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McKay's Bunting Plectrophenax hyperboreus
BirdLife is updating this factsheet for the 2016 Red List
Please email us with any relevant information

This species has been downlisted from Near Threatened because its population is estimated to be larger than previously thought and because there are not thought to be any plausible threats that could cause a rapid or very rapid decline in a short time period. It is now listed as Least Concern on the basis that it is not thought to approach the thresholds for Vulnerable under any of the Red List criteria.

Taxonomic source(s)
AOU. 1998. Check-list of North American birds. American Ornithologists' Union, Washington, D.C.
Sibley, C. G.; Monroe, B. L. 1990. Distribution and taxonomy of birds of the world. Yale University Press, New Haven, USA.

Distribution and population
Plectrophenax hyperboreus breeds on the Hall and St Matthew islands (totalling 300 km2) in the Bering Sea, U.S.A., and occasionally on St Lawrence and probably St Paul islands. It winters along the west Alaska coast from Kotzebue to the tip of the Alaska Peninsula, irregularly on the south coast of Alaska, occasionally to the Aleutian Islands and accidentally in British Columbia, Canada, and Washington and Oregon, U.S.A. The population had been estimated to number only c.2,500 individuals; however, Matsuoka and Johnson (2008) estimated there to be 27,500-35,400 birds in the population, based on surveys conducted across its restricted breeding range on St Matthew and Hall islands.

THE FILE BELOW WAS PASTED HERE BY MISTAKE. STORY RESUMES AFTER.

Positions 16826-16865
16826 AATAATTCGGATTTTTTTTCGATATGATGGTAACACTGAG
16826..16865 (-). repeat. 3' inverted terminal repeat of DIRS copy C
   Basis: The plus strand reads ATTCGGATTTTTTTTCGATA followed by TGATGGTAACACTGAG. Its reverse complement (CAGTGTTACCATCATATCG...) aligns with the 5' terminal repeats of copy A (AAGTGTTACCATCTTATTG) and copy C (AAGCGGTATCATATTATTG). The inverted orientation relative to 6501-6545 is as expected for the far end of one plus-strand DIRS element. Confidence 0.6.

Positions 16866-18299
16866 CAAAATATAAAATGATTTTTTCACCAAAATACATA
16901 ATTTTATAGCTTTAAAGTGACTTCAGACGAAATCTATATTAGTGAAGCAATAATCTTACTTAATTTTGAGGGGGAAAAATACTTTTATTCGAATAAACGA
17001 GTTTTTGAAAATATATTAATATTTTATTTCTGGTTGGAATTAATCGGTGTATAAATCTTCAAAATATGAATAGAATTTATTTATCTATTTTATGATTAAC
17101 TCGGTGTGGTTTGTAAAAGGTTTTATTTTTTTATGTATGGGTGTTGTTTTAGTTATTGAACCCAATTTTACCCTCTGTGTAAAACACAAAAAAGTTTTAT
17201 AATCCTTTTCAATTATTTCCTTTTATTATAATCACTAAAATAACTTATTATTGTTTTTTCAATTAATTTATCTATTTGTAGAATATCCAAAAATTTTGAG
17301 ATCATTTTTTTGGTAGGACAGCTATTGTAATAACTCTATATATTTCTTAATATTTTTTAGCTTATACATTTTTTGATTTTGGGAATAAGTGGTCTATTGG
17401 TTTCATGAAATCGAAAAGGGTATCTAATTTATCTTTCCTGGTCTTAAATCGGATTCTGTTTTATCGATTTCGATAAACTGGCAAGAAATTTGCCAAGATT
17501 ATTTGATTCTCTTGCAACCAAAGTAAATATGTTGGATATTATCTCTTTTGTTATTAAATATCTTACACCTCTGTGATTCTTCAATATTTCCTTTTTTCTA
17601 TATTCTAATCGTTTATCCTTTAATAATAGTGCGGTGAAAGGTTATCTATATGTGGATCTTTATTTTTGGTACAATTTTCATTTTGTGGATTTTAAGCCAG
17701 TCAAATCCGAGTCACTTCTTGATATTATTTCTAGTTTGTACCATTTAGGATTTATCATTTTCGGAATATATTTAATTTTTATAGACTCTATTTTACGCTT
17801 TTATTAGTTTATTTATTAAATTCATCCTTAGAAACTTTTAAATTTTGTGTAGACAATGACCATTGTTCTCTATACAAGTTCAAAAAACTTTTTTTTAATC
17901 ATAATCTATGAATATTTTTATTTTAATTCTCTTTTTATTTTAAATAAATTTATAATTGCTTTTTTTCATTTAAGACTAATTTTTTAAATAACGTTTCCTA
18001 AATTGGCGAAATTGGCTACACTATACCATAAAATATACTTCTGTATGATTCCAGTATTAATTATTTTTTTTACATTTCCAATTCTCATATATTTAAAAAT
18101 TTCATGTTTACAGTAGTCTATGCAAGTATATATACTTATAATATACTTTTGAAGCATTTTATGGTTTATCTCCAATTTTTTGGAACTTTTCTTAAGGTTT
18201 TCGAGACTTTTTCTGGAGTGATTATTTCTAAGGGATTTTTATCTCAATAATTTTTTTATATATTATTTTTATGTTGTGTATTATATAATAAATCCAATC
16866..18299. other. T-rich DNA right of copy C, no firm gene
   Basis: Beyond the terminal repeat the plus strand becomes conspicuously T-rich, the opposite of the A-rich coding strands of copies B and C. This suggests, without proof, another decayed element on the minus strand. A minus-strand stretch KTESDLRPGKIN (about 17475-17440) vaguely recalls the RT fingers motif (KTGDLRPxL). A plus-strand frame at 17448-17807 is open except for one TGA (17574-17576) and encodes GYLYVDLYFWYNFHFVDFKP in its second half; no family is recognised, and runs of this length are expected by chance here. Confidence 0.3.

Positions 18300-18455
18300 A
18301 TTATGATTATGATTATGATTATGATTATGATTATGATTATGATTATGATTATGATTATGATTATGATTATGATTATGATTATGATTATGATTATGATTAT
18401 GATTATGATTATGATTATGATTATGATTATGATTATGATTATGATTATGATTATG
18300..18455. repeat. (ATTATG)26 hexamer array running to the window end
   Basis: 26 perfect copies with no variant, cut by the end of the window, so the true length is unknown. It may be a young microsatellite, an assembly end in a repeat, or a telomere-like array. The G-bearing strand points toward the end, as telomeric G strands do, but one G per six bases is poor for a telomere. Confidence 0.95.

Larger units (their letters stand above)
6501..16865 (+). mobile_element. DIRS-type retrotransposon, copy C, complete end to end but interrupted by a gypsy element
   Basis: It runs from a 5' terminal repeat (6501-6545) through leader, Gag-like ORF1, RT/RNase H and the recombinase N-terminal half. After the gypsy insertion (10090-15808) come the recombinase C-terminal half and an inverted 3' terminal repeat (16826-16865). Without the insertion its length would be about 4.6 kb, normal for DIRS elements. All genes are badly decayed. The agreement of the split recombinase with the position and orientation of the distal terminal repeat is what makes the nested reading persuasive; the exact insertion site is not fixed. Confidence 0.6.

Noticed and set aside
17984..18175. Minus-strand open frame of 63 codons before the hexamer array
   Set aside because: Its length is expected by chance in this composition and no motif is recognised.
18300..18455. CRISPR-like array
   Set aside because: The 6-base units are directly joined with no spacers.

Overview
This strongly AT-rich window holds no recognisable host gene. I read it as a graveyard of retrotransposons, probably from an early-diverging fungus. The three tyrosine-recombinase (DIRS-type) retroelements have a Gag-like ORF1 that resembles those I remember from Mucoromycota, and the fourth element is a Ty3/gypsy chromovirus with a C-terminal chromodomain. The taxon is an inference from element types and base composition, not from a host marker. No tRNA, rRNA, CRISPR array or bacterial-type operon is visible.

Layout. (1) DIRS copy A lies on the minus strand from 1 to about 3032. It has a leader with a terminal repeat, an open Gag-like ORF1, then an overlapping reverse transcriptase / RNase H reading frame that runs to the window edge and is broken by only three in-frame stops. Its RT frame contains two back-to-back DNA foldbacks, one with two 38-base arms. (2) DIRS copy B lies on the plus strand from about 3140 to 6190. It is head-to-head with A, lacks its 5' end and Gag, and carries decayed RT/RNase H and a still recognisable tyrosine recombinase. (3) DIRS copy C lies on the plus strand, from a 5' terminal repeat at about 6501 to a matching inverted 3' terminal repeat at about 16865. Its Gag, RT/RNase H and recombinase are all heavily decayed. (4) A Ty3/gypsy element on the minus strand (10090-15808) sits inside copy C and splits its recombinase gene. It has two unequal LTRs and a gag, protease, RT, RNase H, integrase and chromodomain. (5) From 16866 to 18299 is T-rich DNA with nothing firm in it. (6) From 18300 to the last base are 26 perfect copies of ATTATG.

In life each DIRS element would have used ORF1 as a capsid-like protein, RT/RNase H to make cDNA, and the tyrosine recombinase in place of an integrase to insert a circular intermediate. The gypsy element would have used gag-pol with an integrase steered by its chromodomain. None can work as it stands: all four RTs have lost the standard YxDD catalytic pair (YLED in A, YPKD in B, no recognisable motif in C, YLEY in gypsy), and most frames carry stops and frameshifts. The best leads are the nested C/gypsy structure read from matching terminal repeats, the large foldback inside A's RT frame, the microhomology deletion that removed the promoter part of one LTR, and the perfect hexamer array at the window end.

Population justification
Matsuoka and Johnson (2008) have estimated there to be 27,500-35,400 individuals in the population, based on surveys conducted across its restricted breeding range on St Matthew and Hall islands. This is assumed here to equate to c.18,400-23,700 mature individuals.

Trend justification
The species is currently thought to be increasing.

On the breeding grounds, it inhabits vegetated and rocky tundra, mostly in coastal lowlands, and typically nests on shingle beaches. It winters on coastal marshes, shingle beaches and agricultural fields with exposed vegetation.

Although under no immediate threat, it would be susceptible to predation by introduced mammals, such as rats Rattus spp. or weasels Mustela spp. Red foxes Vulpes vulpes have recently established a breeding population on St Matthew, after they were first observed there in 1997, and as of 2012 they had completely suppressed or displaced the native Arctic foxes V. lagopus (H. Renner in litt. 2013). It has been hypothesised that McKay's Bunting will be little affected by the shift from Arctic to red foxes on St. Matthew Island, because of the bunting's presence and abundance over the entire island and its use of diverse and predominately secure habitats for nesting in crevices (H. Renner in litt. 2013).

Conservation Actions Underway